The Rock Cycle: Where do Metamorphic Rocks Fit?
Lesson 8 of 10
Objective: SWBAT ask and answer questions to understand key details about metamorphic rocks and their place in the rock cycle.
Context and Overview
With the shift to the CCSS students are expected to build strong content knowledge and second graders in our district need to understand rocks. In putting together this lesson, I thought about how to make it interactive. Students will use to two sources to gather information about metamorphic rocks. One is a video and another a diagram. Students are expected to know how text features, major or minor, play a specific role in providing meaning. Students need to be savvy about locating them and deciphering them.
Before analyzing the diagram, students will be able to spend time communicating with each other about what they learned in the video. In pair sharing, I am giving my students the opportunity to practice academic language.
I like to connect the four modalities: listening, speaking, reading, and writing as much as possible. Therefore, students will get the opportunity to integrate their learning as they reflect in writing.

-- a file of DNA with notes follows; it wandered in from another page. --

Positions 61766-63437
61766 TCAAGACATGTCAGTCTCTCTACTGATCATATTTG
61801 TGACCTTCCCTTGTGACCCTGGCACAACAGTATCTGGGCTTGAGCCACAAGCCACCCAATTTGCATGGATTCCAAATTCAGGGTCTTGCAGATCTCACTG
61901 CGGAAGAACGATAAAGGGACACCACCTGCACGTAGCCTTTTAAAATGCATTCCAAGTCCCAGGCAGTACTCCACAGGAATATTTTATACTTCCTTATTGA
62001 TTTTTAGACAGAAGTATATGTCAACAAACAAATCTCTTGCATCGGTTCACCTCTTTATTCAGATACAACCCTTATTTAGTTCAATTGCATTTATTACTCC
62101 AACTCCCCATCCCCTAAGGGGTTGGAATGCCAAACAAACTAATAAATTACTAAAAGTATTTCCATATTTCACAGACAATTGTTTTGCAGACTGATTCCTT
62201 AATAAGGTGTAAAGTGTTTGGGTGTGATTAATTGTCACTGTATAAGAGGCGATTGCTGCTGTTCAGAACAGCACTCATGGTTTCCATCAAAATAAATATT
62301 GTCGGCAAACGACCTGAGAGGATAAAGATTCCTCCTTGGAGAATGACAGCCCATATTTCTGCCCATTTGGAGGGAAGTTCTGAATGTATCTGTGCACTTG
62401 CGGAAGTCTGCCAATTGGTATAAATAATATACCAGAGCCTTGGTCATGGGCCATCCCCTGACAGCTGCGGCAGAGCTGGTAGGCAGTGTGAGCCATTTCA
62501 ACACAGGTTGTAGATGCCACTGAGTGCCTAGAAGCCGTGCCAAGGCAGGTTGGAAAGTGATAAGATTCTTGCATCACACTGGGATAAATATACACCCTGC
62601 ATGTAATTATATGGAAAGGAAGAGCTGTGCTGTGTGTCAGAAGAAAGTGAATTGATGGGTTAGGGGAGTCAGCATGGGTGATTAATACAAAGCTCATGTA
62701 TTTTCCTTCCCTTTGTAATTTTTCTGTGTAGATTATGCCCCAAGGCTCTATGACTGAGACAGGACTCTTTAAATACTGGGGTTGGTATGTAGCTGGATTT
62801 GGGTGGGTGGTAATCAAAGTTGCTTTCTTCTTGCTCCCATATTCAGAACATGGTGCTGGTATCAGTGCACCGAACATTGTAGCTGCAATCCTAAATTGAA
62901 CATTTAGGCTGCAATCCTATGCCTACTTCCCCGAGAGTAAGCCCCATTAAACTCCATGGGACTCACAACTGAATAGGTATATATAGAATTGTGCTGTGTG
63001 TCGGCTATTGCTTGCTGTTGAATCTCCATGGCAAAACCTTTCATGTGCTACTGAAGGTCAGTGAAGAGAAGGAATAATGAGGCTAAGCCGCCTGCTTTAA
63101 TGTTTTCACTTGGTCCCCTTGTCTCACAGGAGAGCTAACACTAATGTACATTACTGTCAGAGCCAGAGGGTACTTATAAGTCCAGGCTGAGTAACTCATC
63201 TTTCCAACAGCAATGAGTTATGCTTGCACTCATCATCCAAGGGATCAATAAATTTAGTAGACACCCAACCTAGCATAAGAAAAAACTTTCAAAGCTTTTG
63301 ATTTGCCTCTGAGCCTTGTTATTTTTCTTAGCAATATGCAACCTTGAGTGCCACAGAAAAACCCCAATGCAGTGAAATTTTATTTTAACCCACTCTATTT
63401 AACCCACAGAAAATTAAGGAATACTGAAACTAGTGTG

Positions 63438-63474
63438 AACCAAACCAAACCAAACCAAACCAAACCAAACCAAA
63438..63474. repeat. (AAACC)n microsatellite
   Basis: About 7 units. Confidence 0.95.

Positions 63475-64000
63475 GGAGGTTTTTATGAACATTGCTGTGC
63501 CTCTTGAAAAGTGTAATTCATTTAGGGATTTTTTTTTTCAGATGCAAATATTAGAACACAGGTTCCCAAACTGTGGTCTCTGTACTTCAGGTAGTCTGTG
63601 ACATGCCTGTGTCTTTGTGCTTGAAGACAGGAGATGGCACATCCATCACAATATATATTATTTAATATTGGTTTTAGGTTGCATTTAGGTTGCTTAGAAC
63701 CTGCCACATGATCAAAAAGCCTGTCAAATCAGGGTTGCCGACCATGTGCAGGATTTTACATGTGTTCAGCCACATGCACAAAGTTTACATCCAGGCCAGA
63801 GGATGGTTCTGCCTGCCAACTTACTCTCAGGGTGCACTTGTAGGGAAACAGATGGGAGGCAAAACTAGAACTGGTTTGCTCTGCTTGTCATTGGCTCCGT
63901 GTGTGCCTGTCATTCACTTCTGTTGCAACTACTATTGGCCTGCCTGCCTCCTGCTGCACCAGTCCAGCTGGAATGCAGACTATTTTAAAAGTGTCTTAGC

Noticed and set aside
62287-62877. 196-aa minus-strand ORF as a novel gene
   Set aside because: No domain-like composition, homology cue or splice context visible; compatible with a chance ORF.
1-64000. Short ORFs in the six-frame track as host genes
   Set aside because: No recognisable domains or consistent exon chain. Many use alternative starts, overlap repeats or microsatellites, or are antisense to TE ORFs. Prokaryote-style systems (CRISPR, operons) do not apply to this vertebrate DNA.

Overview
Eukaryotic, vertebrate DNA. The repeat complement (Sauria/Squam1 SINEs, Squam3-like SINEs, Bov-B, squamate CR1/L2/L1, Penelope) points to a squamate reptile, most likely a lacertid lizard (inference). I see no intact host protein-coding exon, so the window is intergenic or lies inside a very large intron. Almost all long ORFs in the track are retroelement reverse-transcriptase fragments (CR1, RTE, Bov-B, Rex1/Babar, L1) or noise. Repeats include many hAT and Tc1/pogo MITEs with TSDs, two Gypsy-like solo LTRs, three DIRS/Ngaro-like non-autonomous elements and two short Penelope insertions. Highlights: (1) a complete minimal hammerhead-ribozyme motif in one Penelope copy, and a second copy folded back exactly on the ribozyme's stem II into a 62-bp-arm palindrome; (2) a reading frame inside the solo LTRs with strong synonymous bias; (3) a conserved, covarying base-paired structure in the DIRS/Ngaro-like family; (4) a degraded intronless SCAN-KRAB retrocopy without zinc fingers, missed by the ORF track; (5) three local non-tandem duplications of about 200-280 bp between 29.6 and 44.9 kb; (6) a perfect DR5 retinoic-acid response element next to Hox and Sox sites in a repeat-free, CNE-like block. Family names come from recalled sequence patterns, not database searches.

After sharing the objective with the students on the rug, I brainstorm with them about volcanoes. To prompt their thinking and listening, I ask them to ask their classmates, "WhatDoYouKnowAboutTheRockCycle?"
After I give them time to share with one another, I call on a few to share their knowledge of the rock cycle. I transcribe their responses on the circle map. I record their responses to make public their knowledge, and, at the end of the lesson, I will refer back to the circle map and add to it. In this way, the students get to witness how their knowledge expands.
Video: Metamorphic Rocks
Integrating technology is one way I expose my students to different sources of information to build content knowledge and meet the rigorous demands of the CCSS. There are different websites for students, and my students really like this one. The value of videos is tremendous. The students get to hear a different voice. They are entertained with images and sounds as they learn.